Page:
WASHINGTON - President Joe Biden on Friday named Jessica Stern to serve as the State Department’s U.S. special diplomatic envoy for LGBTQ rights amid a series of activities held to celebrate Pride Month at the White House.
Stern will work to ensure that U.S. diplomacy and foreign assistance promote and protect LGBTQ rights around the world, according to a White House statement. She will also bring together "like-minded governments, civil society organizations, corporations and international organizations to uphold dignity and equality for all," the statement said.
Stern currently serves as the executive director at OutRight Action International, an organization that defends human rights and works to prevent abuses of LGBTQ people. She is also an adjunct associate professor of international and public affairs at Columbia University.
The first person ever tapped for the role was veteran diplomat Randy Berry in 2015 under the Obama administration. The position remained vacant under the Trump administration.
Biden spoke at the White House later about Pride Month and what it represents.
"It stands for courage. The courage of all those in previous generations and today who proudly live their truth. Stands for justice. Both the steps we’ve taken and the steps we need to take. And above all, Pride Month stands for love," Biden said.
Transportation Secretary Pete Buttigieg, the first openly gay person confirmed to a Cabinet post, joined the president and first lady in the White House's East Room and also gave remarks.
"Us even being here proves how much change is possible in America," Buttigieg said. "So many lives have been changed, saved by the sustained advocacy, the moral resolve, the political courage of countless LGBTQ-plus leaders and allies, some elected, some invisible, some long gone, some in this room right now."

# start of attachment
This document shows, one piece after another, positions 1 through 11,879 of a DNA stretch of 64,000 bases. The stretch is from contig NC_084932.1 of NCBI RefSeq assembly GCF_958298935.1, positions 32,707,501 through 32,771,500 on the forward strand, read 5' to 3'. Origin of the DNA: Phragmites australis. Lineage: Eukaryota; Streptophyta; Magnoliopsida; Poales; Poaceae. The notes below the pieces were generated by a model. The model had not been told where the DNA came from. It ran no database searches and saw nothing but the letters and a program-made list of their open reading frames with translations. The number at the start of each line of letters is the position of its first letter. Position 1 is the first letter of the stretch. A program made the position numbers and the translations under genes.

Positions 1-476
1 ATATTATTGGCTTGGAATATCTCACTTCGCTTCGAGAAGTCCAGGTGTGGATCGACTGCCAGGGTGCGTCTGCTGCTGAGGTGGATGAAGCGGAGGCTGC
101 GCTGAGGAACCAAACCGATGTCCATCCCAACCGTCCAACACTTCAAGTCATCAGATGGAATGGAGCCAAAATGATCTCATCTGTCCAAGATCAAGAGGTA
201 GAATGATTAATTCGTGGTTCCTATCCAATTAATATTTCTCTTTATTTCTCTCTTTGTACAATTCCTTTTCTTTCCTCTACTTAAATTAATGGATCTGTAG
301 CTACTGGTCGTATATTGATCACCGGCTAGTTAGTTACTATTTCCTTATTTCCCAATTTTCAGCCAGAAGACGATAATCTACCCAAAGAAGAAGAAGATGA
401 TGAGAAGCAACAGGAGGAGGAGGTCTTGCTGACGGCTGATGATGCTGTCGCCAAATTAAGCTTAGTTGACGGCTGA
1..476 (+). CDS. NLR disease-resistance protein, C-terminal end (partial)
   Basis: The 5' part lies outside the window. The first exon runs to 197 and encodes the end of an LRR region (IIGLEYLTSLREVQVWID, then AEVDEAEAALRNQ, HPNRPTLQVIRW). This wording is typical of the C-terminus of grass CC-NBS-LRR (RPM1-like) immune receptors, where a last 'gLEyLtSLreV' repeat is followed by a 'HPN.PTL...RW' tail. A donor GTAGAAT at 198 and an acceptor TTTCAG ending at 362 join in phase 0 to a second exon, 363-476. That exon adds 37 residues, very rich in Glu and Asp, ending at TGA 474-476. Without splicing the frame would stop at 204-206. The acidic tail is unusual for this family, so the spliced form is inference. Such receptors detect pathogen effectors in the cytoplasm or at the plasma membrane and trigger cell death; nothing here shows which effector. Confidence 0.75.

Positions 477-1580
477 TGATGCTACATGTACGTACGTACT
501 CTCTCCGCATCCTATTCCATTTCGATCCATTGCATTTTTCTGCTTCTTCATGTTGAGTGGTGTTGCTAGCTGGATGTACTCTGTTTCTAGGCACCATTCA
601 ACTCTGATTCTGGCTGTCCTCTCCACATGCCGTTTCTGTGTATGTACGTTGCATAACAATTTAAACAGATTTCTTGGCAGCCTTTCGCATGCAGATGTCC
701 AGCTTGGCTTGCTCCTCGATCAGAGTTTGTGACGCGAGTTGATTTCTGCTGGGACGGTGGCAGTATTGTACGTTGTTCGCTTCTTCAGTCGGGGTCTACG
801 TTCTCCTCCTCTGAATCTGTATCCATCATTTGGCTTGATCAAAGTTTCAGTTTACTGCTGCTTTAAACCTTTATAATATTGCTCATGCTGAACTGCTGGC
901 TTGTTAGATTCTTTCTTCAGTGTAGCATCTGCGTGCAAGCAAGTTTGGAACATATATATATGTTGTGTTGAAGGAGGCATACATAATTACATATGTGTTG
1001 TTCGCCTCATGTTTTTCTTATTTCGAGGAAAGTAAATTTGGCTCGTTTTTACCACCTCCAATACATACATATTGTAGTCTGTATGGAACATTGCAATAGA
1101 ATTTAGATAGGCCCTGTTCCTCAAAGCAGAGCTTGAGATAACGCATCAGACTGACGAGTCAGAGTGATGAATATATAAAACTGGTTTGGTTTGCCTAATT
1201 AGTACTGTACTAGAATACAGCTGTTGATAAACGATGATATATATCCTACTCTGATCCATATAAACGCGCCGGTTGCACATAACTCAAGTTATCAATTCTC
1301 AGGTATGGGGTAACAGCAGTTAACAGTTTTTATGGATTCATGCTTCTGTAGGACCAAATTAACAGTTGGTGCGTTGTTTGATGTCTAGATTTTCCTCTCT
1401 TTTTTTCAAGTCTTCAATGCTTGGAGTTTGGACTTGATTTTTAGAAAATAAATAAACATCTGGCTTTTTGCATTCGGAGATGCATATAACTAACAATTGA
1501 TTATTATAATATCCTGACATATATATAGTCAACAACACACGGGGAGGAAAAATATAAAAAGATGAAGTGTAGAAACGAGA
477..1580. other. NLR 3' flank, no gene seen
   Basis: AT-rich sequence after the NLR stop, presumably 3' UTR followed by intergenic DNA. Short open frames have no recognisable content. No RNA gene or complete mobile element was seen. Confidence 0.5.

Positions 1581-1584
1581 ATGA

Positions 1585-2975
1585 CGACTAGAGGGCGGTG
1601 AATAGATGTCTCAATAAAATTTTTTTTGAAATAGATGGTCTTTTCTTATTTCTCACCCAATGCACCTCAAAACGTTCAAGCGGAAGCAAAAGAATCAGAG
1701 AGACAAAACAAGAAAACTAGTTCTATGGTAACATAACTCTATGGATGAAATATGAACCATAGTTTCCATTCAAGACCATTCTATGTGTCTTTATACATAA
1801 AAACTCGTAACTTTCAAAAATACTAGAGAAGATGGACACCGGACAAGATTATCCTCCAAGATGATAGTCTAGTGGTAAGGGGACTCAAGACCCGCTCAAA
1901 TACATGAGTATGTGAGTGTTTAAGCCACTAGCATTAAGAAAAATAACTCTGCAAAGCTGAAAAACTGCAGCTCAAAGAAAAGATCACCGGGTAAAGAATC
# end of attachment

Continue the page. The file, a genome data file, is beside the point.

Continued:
WASHINGTON, DC - JUNE 24: U.S. President Joe Biden delivers remarks on the Senate's bipartisan infrastructure deal at the White House on June 24, 2021, in Washington, D.C. (Photo by Kevin Dietsch/Getty Images)
A White House hallway was lit in the colors of the rainbow flag, a symbol of the LGBTQ movement, and Biden said he takes the hallway each day as he goes between the residence and the Oval Office. Also on display was a candle carried during the AIDS vigil and a pair of sandals owned by Matthew Shepard, a gay college student who was fatally beaten in 1998 and whose death inspired new hate crime laws.
The White House’s celebration of Pride Month and focus on those in the LGBTQ community carries personal resonance for many in the Biden administration.
Karine Jean-Pierre, the White House's principal deputy press secretary, shared her own story on Friday about coming out to her mother at the age of 16.
"I came out to my Mom when I was 16 years old. The revolted look on her face sent me running back into the proverbial closet and slamming the door shut. After that, my sexuality became a family secret and it would stay that way for years," Pierre wrote in part on Twitter.
Pierre said she previously dated but hid those relationships from her family. She added that her family eventually evolved to "embrace the LGBTQ community," as well as her membership in it.
"I’m proud to be an out Black Queer woman and I have been for quite some time," Pierre tweeted. "My journey towards feeling accepted by myself and loved ones wasn’t an easy one, but it was worthwhile. No matter where you are in your journey, I see you, we see you and we celebrate you."
Earlier Friday, Biden signed into law a measure that designates the Pulse Nightclub in Orlando, Florida, as a national memorial. A mass shooting at the club in June 2016 left 49 people dead and 53 wounded in what was the deadliest attack on the LGBTQ community in U.S. history.
The president said in a statement earlier this month that he has "stayed in touch with families of the victims and with the survivors who have turned their pain into purpose" and described the club as "hallowed ground."
This story was reported from Cincinnati. The Associated Press contributed.